Distance learning is not for everyone. People who study and do best in distance learning situations are those that are motivated, and have some goals and self-discipline. Each individual person has to decide what is best for him or her and then decide if distance learning will work for him or her.
Think of the sprinters in a race. Not every sprinter can be the winner, but once you are ahead it is much easier to stay ahead of the pack. And if you are ahead, you are more likely to emerge as a winner. Earning the most amount of money, or being the best at a particular career are not always the factors that should decide if education is for you. You have to know yourself, and know if you attend school online if it is something that you will be able to see through.
Some people can complete their degrees online in a short period. Others take several years, and for some people, completing a degree is a lifelong project. Most distance learning projects are open ended, but some of them are ones with a specific time limit, so it’s wise to check out the requirements of any program, which you start, online or in person. Some of the items to keep in mind when selecting a program of study, and a school to attend is: Size of School: Does your school have a population of two thousand, or twenty thousand? State and public colleges and institutions tend to have a larger population, a large population tends to lead to a greater selection of courses. The actual size of the student population is not important to accreditation or any other issues. Program Availability: Are the programs or classes you need available online, or at the times and accessible to you?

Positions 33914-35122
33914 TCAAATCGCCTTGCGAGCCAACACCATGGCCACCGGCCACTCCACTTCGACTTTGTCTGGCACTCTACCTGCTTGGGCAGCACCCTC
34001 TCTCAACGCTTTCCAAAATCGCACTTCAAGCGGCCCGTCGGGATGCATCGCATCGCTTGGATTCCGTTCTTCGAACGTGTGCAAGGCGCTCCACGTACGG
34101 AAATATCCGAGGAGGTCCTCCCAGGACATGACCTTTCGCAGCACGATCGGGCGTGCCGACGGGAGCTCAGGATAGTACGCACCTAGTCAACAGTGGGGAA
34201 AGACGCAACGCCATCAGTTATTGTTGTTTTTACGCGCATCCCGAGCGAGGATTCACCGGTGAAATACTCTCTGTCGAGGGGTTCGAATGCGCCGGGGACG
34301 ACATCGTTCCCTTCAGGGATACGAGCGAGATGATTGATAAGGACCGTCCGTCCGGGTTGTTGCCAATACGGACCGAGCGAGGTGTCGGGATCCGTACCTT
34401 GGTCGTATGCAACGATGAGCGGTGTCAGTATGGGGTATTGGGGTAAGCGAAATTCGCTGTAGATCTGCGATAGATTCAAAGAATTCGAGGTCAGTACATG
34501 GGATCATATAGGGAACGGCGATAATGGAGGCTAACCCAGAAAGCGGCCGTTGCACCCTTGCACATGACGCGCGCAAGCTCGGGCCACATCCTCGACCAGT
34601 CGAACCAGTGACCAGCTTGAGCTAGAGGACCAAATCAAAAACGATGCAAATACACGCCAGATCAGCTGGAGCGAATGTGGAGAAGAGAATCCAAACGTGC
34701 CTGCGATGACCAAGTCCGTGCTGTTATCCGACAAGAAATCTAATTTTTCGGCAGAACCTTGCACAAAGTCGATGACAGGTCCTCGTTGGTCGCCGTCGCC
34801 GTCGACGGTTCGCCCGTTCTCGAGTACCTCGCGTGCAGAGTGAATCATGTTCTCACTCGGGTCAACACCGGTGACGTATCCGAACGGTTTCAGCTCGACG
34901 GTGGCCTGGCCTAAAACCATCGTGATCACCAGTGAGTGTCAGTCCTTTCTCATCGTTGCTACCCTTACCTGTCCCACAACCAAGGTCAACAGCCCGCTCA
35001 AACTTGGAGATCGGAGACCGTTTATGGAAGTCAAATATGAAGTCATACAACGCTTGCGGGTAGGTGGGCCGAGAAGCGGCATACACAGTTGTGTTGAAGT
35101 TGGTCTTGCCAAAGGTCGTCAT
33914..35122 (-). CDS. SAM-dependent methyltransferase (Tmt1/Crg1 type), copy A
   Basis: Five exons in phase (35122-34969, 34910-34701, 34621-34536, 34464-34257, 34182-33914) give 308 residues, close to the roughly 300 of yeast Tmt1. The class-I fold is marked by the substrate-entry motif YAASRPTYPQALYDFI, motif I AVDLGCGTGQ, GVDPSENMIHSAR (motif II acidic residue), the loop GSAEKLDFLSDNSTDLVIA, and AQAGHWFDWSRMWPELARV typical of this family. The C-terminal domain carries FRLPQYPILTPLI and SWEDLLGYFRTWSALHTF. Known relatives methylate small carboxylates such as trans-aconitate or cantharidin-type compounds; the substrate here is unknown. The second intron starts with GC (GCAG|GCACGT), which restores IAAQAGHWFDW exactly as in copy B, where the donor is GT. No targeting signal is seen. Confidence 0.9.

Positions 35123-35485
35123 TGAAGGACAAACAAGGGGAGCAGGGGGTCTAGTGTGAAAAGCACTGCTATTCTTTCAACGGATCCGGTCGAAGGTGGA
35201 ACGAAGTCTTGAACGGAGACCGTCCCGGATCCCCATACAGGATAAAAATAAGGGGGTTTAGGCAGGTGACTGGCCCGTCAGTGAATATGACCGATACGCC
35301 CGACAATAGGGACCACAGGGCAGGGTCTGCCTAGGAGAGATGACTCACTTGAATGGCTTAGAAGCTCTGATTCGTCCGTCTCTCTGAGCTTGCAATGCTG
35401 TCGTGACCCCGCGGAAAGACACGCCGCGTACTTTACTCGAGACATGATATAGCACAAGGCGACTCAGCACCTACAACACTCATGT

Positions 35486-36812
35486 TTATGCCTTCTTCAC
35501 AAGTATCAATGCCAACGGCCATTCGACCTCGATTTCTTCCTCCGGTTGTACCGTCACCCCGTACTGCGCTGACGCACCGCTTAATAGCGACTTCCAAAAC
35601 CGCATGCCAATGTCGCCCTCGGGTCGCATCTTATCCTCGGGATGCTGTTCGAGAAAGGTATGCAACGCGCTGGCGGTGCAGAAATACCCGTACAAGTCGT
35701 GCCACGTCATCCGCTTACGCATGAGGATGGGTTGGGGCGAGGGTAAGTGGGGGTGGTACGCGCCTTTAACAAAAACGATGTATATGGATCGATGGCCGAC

Professor Access: Will your program online have times for you to access the professor or instructor? How will you have access, and will it allow you to have questions you need answered replied to in a timely fashion? Infrastructure: Does your program have support and online services that will assist you in your program? What sort of interaction (Whiteboard, threaded discussion, etc) will students in your classes have with you, and with each other?
Reputation: Does the school have a positive and well-known reputation? Is the school known for academic and learning excellence? Accreditation? There are a lot of diploma mills out there, make sure the school or program you select is accredited, and has credits that will transfer to other schools.